Select Page

PYRAMIDS of ancient Egypt

PYRAMIDS of ancient Egypt

Running friends have asked me to explain what pyramidic fartlek is and how I run it. Pyramidic fartlek is a stepped approach in which you run with “speed play” through different interval speeds, ascending to top speed and descending back to a slow jog or walk. For example, one of the most popular fartlek formats (my favorite) is to run 3 minutes slow warmup, then run intervals of 1-2-3-2-1 minutes each and progressively faster speeds until the 3 minute mark (e.g., run 1 minute at 9:00/mi, 2 minutes at 8:00, 3 minutes at 7:30). At 2 and 1 minutes descending from top speed, cut back on your speed a bit (e.g., back to 8:00 and 9:00 minute splits, respectively). Then rest, meaning walk or jog very slowly for 3-5 more minutes. If you’re up for another pyramid, start over and repeat. Usually I don’t try to do more than 3 pyramids per workout. Sometimes I adjust and cancel one pyramid if I’m wiped out after 2 pyramids and just add slow jogging instead. Adverse weather conditions sometimes interfere with these pyramids so adjust them if conditions suggest you should.

Previously, I thought that 2 minute intervals were the best for fartlek pyramids and that is still sometimes the case on the treadmill (2:2:2:2:2). However, I’m finding the variety in the length of the intervals and progression and regression from top speed is more interesting than the steady-state format. The 3 minute interval is always challenging but I remind myself that I have a shorter “2” and a short “1” arriving soon.

Ideally, runners should strive to reach an acceleration “gliding” point so you don’t feel like you are pushing/overexerting yourself so much. Shorten your stride to try to reach a cadence of 180 strides/minute or higher. For example, if your strides are 1 meter long, try shortening those strides to .9 or .8 meters. My Garmin Forerunner 620 measures my strides so I pay close attention to whether my cadence is over and under 180. (If I’m wearing Yaktrax on snow and ice, I’m more concerned about my safety than my running cadence!) Shorter strides help you run further with less effort. When runners try to “stride out”, lengthening our strides too much, we tend to overexert ourselves and get tired and/or injured.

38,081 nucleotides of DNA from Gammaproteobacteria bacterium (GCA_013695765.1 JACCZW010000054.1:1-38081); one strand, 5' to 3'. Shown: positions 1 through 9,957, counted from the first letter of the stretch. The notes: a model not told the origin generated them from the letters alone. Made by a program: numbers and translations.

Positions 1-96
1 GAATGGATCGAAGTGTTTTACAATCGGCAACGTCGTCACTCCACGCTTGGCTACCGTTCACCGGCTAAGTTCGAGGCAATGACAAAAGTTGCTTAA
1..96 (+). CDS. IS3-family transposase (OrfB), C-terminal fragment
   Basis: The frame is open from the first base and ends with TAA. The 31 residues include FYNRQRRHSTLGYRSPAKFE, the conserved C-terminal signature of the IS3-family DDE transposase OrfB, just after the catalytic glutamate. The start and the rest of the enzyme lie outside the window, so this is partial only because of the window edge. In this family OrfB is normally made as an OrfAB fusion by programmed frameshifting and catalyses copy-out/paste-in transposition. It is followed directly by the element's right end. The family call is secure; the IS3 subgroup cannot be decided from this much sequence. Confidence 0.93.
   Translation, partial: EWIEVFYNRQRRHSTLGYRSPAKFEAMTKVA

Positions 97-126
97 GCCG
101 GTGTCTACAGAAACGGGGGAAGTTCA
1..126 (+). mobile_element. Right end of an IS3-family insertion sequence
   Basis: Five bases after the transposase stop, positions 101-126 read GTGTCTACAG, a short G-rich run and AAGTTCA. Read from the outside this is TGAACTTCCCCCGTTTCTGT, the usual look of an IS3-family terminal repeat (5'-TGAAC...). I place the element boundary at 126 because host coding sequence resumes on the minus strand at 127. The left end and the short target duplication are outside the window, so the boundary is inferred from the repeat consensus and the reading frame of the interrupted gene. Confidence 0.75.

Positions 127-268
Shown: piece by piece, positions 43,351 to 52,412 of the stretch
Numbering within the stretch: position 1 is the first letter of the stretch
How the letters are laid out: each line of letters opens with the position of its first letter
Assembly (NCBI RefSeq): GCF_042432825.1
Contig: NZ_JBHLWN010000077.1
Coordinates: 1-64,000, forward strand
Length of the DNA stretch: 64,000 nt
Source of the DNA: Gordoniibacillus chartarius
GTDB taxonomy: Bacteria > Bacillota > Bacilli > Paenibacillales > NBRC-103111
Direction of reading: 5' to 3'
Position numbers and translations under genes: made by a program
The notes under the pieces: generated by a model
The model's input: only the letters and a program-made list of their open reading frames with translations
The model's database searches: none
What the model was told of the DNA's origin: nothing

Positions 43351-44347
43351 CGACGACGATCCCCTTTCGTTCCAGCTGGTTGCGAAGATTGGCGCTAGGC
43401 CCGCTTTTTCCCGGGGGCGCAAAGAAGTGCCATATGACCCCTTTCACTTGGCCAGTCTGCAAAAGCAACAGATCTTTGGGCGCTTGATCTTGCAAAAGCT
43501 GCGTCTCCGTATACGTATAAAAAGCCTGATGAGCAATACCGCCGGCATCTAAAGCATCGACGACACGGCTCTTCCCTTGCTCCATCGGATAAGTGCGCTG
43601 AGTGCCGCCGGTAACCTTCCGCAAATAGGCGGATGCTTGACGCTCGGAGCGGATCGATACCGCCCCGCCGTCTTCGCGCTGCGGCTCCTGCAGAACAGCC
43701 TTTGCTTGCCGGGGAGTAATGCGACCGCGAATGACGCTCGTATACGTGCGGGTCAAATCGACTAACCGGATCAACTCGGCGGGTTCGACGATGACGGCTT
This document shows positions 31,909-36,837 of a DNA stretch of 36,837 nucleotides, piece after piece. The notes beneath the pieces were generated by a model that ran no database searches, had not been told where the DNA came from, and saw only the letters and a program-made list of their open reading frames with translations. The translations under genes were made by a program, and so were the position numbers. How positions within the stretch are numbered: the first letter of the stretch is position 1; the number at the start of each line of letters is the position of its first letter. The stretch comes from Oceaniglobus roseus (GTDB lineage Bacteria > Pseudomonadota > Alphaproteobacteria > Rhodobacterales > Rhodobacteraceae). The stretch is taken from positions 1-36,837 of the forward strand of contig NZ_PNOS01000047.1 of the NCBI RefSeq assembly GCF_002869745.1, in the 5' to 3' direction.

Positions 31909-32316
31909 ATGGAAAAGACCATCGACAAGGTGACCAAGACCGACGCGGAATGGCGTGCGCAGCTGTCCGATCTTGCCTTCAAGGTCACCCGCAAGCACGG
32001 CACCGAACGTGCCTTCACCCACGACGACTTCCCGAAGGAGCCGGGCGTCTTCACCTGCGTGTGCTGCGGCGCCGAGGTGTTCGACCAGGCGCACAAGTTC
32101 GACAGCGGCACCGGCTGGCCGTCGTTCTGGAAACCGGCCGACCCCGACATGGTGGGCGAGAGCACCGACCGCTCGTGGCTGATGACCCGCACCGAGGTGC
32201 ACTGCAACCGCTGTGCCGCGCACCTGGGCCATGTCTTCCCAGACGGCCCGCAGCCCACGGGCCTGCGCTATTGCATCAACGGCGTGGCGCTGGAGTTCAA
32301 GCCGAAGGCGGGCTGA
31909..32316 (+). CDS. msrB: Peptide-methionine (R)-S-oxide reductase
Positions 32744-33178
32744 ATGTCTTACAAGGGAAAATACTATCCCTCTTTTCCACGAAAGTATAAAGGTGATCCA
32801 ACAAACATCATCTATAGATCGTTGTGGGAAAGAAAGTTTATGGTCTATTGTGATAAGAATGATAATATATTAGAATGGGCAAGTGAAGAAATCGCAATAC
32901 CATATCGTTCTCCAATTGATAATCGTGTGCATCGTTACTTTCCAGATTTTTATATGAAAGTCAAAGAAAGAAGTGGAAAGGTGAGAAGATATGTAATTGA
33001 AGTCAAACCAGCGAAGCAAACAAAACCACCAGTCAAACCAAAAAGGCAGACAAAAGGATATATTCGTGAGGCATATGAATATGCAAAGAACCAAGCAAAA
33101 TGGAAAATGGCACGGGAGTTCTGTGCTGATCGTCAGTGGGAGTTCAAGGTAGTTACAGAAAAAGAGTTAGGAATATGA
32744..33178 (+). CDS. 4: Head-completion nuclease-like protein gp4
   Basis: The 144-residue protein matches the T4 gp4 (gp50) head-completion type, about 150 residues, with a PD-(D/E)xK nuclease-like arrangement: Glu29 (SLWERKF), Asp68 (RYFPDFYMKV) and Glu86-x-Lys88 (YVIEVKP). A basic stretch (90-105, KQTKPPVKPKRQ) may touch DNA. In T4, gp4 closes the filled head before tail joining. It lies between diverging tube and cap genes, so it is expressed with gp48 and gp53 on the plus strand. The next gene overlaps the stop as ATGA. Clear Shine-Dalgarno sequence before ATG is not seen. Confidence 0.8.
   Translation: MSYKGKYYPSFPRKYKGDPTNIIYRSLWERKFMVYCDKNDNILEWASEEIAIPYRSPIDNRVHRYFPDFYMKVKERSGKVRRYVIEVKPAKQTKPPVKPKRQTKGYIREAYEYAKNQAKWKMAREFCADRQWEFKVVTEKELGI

With a little practice, fartlek pyramids will surprise you (check your top speed at the top of the pyramid!). You’ll learn to draw upon your fartlek speed bursts to pass other runners safely and/or avoid obstacles you encounter.

When running fartlek outside,try to make sure that the path is as flat as possible and clear of areas where I will have to stop suddenly so as to avoid collisions with vehicles, other runners, or dogs. Sudden, unexpected stops can lead to weird injuries so avoid them.

Fartlek workouts make a great substitute for days 1) you would have run long and 2) when you want to do speed work other than “mile repeats” or “Yasso 800s” and 3) you are crunched for time for your run so you want to opt for some high-intensity running.